Especially for those with a family history, screening for cancer is a source of anxiety. However, being as informed as possible about your own health can lead to better outcomes overall. At Carnegie Women’s Health, we offer in-house genetic screening and counseling for hereditary cancer, so patients can learn whether they are at a higher risk. Curious about your genetic cancer screening options? Keep reading to learn more.
How Do Geneticists Screen for Cancer?
Geneticists screen for cancer by looking for mutations in genes that are associated with an increased risk for cancer. For example, increased risk for breast cancer is associated with mutations in the BRCA1 or BRCA2 genes. These mutations tend to be inherited, meaning that they are passed down within families. For this reason, patients with a family history of a certain type of cancer are more often screened for genetic cancer risk.
Who Should Have Genetic Cancer Screening?
Not all patients require genetic cancer screening. However, several risk factors may indicate that you may benefit from having your DNA tested for markers of generic screening. For example, having multiple family members with the same type of cancer on the same side of your family is a good indicator that you may have an increased risk. Similarly, those with a family history of early-onset cancer or who have had previous cancer diagnoses themselves can benefit from genetic testing. Finally, patients who are Ashkenazi Jewish benefit can benefit from genetic cancer screening, as this group has a higher risk for breast cancer or other cancers.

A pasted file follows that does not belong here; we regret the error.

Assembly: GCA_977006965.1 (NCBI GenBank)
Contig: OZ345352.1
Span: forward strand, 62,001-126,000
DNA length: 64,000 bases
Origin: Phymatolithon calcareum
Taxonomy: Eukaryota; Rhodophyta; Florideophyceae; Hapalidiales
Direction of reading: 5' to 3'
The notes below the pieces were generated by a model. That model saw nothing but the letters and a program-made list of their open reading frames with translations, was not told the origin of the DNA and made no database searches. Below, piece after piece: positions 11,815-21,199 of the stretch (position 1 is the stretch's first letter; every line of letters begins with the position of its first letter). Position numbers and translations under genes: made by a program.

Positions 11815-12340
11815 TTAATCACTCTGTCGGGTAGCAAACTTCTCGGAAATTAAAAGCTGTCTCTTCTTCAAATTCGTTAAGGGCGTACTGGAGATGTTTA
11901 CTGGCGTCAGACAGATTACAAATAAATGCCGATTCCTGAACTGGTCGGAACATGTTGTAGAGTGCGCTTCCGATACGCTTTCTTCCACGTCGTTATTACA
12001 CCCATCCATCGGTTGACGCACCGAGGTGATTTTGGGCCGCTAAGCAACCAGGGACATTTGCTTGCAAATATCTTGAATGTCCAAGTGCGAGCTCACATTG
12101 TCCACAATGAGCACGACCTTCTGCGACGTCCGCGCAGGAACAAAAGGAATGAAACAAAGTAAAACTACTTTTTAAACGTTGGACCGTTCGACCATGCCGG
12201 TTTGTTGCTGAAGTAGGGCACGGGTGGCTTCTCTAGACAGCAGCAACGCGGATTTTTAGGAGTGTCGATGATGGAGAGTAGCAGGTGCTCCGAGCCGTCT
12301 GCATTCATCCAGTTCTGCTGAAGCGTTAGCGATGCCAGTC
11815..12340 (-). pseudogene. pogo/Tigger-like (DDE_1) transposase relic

What are the Benefits of Genetic Cancer Screening?
Patients who are found to have these gene mutations don’t need to worry that they definitely will have cancer at some point in their lifetime. Having an inherited predisposition for a type of cancer means that your body has fewer defenses against cancer, but this does not mean that cancer is inevitable.
Instead, finding that you are predisposed to a type of genetic counselor allows you and your doctor to better prepare for your healthcare. Often, this means that routine cancer screening and testing will be recommended for you. For example, a woman who finds she is genetically more likely to develop breast cancer may schedule more frequent or earlier mammograms. This way, she would be more prepared to treat breast cancer early should it develop.
Meet Our Geneticist
At Carnegie Women’s Health, Dr. Tamar Goldwaser helps guide patients through the genetic cancer screening process. Dr. Goldwaser is board-certified in both Obstetrics & Gynecology and Clinical Genetics. As a geneticist, she specializes in hereditary cancer syndromes including BRCA1, BRCA2, and Lynch syndrome. Dr. Goldwaser works with patients to review their family history with cancer and determine whether testing their genetics is necessary, then helps to guide them through interpreting results of their genetic tests and creating the best possible healthcare plan.
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